Dragnet—the sincere cop show at its peak. This was while most of the population still trusted the cops to always do the right thing.


60s:

Dick Van Dyke—more sophisticated than Lucy—but just as funny and the family was still the model of the day.

The Fugitive—the problems of the day addressed while searching for the one-armed man.


70s:

All in the Family—what was then a groundbreaking approach to issues that had not often been shown on series TV.

M*A*S*H—the Vietnam question disguised as Korea.


80s:

Cheers—the home away from home.

Hill Street Blues—this changed forever the rules about how TV was presented—and was among the first to portray cops as real, complex people. I’ve always thought that this was the best drama ever on TV—until the Sopranos and some of the other, limited series on HBO.


90s:

Seinfeld—another ground-breaking show that brought our concerns about ‘shrinkage’ front and center. Probably the most consistently funny show ever.

Northern Exposure—the quirky, small town in Alaska, filled with characters we all know.


00s:

The Sopranos—TV drama grows up all the way. This slot could also go to many of the other HBO dramas, almost equally fine—but this one started the trend. Perhaps the death of traditional network TV.

Gilmore Girls—another pick from an alternative source. Here we have the single parent family as idealized as the family sitcoms of the 50s and 60s—but with an edge never directly addressed then. Ending with the demonstration that some things just don’t change.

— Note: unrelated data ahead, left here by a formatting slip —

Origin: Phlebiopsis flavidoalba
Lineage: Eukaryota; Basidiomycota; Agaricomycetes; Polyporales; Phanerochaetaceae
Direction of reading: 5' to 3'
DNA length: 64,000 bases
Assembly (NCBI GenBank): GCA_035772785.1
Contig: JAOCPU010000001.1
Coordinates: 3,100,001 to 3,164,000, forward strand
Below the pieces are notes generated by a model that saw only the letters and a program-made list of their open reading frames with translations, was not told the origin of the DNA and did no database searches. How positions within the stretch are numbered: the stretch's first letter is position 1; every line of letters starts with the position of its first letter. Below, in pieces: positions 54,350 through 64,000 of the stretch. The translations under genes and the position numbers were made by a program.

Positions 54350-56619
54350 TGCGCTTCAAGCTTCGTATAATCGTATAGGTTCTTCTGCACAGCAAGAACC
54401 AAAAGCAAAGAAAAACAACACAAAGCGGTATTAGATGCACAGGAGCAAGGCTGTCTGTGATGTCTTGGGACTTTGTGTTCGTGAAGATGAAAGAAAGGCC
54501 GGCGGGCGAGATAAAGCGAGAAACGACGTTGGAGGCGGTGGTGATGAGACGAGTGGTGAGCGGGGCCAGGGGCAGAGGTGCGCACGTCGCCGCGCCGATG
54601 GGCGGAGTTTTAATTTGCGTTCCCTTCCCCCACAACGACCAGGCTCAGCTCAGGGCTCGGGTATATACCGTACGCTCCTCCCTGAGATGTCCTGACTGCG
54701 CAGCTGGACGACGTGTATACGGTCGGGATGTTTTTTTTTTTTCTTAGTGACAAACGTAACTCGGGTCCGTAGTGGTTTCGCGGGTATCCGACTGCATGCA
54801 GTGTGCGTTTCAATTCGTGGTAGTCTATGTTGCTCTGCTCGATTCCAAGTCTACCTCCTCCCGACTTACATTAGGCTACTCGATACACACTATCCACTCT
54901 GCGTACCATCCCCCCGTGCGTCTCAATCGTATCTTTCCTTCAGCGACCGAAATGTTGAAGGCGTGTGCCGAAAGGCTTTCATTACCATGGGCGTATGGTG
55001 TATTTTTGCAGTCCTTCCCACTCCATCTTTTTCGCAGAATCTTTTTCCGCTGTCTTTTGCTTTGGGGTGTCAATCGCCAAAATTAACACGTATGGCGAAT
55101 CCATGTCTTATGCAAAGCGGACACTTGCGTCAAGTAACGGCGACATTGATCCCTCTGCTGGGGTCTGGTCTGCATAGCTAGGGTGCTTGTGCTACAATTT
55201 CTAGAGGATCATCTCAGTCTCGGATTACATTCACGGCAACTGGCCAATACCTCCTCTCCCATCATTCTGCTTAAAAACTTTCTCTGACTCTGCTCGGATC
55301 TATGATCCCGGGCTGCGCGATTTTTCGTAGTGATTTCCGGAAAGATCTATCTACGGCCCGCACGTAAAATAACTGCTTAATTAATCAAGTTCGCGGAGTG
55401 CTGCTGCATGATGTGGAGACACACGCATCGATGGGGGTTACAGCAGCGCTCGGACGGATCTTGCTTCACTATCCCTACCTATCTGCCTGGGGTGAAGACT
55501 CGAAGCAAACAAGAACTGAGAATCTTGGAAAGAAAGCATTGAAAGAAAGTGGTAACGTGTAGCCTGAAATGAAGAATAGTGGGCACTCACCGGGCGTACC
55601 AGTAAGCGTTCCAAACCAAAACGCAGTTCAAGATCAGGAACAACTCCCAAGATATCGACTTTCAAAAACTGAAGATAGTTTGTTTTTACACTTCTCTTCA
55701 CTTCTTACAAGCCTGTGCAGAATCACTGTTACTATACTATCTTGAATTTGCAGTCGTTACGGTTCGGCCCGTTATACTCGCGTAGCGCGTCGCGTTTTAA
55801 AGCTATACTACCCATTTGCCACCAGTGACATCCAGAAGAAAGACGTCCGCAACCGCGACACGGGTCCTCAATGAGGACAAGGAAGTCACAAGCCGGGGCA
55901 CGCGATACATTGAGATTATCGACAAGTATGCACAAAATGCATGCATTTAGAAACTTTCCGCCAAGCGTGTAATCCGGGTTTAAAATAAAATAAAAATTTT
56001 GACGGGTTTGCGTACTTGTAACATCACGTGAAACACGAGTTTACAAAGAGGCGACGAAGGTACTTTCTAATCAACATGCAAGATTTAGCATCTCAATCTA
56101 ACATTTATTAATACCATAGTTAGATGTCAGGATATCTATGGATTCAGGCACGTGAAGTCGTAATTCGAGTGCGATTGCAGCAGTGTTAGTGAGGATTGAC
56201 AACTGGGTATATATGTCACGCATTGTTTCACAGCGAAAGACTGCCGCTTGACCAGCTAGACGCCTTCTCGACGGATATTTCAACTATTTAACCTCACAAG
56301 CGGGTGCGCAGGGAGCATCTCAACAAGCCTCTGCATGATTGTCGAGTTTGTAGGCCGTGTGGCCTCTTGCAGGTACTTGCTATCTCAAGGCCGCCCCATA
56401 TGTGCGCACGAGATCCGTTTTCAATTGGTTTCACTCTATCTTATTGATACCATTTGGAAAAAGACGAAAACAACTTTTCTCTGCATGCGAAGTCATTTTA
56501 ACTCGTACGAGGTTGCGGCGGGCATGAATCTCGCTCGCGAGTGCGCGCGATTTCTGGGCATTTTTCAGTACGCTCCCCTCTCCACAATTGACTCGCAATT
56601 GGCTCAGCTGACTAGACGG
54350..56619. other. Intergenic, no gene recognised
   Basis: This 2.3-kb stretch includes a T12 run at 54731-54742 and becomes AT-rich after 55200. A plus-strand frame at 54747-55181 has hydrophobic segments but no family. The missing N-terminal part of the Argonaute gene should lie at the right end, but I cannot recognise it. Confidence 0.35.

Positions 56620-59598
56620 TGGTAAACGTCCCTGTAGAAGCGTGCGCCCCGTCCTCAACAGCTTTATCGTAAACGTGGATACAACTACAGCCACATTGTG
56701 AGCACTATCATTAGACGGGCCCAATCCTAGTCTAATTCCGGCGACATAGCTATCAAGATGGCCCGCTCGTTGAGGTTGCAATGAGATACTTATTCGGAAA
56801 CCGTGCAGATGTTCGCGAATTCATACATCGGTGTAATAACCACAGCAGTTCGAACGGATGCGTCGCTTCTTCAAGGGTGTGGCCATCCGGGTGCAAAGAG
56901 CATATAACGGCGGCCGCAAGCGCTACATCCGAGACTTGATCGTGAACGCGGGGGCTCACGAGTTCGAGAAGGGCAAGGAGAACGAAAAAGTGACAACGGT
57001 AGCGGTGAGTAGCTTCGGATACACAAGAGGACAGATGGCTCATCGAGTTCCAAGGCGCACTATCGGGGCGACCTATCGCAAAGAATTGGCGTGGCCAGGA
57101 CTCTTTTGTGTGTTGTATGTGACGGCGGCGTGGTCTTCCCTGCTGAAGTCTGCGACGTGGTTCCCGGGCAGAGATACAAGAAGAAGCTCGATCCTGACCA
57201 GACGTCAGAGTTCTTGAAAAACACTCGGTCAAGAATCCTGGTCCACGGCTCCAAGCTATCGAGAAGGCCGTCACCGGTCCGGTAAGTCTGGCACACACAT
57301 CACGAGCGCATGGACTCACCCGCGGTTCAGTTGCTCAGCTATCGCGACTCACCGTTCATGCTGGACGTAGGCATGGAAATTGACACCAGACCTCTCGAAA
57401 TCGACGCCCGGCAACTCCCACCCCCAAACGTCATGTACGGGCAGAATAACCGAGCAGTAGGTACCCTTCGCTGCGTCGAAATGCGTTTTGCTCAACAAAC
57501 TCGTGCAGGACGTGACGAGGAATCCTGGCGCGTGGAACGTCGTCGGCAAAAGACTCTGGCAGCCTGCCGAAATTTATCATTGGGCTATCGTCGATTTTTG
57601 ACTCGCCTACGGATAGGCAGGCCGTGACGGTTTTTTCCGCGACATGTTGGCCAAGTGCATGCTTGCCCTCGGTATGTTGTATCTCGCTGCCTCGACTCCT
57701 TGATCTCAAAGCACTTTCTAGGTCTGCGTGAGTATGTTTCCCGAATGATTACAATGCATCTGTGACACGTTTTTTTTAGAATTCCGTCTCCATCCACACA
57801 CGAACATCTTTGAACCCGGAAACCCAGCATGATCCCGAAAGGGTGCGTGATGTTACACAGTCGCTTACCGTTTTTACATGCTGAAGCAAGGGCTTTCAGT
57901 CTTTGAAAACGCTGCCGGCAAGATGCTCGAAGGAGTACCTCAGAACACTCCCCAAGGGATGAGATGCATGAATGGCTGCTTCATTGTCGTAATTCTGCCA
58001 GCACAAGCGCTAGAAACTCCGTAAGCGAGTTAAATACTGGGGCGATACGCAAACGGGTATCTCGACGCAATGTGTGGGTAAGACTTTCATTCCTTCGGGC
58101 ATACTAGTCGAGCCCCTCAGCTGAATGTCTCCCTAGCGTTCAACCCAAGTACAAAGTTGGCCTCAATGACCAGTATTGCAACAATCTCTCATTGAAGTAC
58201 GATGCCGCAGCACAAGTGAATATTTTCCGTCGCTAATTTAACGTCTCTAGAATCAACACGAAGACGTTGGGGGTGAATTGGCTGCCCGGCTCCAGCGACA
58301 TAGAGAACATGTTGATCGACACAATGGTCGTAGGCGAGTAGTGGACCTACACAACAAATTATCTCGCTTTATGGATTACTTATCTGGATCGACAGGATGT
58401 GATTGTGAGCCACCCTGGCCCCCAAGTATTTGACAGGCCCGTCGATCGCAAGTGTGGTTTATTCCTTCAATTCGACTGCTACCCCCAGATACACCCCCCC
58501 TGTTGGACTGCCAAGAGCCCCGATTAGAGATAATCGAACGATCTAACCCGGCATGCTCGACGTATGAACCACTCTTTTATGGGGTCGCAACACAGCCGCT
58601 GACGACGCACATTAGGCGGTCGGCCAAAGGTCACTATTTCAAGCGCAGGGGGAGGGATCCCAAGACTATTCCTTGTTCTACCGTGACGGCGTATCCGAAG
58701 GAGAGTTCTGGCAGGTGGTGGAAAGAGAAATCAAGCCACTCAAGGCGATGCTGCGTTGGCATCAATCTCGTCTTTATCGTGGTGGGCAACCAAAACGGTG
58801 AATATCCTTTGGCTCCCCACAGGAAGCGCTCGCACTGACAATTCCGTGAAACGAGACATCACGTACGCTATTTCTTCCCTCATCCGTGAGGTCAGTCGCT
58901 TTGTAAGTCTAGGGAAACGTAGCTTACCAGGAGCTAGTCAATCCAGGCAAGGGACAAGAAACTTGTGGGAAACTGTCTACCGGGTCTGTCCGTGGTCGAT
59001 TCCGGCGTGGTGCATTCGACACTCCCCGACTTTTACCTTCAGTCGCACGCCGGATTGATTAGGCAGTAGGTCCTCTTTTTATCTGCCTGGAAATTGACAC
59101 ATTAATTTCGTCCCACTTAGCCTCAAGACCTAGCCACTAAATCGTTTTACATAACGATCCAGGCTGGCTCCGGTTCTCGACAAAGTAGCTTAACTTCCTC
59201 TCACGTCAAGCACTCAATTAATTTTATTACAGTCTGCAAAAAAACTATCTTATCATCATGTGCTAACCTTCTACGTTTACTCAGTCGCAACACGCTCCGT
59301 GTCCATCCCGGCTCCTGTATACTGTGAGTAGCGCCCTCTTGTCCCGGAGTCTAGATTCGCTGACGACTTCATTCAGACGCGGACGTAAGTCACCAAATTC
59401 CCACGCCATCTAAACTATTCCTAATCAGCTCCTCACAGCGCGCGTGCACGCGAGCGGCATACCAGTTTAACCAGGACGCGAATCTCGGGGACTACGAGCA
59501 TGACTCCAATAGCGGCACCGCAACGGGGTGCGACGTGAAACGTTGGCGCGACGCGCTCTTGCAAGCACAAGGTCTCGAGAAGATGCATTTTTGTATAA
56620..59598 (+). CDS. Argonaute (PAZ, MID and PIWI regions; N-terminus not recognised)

Malcolm R

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Sure you don't mean the 70's "The Bob Newhart Show" where he played a therapist?

80's "Newhart" was where he played an innkeeper in Vermont.
 

Chris

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That's what I was thinking..

I'll throw out some different ones..

70s:

Sesame Street - no other program has risen to such prominence in any of our lifetimes. I place Sesame Street here in this decade as it's when it started national roll outs. I had seriously thought of putting it in the 80s, because, honestly, I can think of no television (outside of news) that had as much impact on a generation as Mr. Hooper's death in 1983. It's one of those moments that ranks up there with the Challenger, JFK's death, etc. I can't think of any regular program that addressed/addresses the issues the way Sesame Street does.

80s:

Cosby Show: I know, a lot of people give the Cosby Show flack for showing an "unrealistic" situation, but Cosby did something that hadn't been done before and really, hasn't been done since. He presented an example of an African American family that was successful, well knit together, smart, and funny. He did so in a smart fashion that said "we've arrived" Excellent programming that broke the mold.

The Simpsons: No other program that I can think of single handedly saved a network. The Simpsons kept Fox, a struggling network with 3 nights of original programming on the air. While "Parker Lewis" "21 Jump Street" and other struggled to find an audience, The Simpsons became a rage.. and Fox stayed on.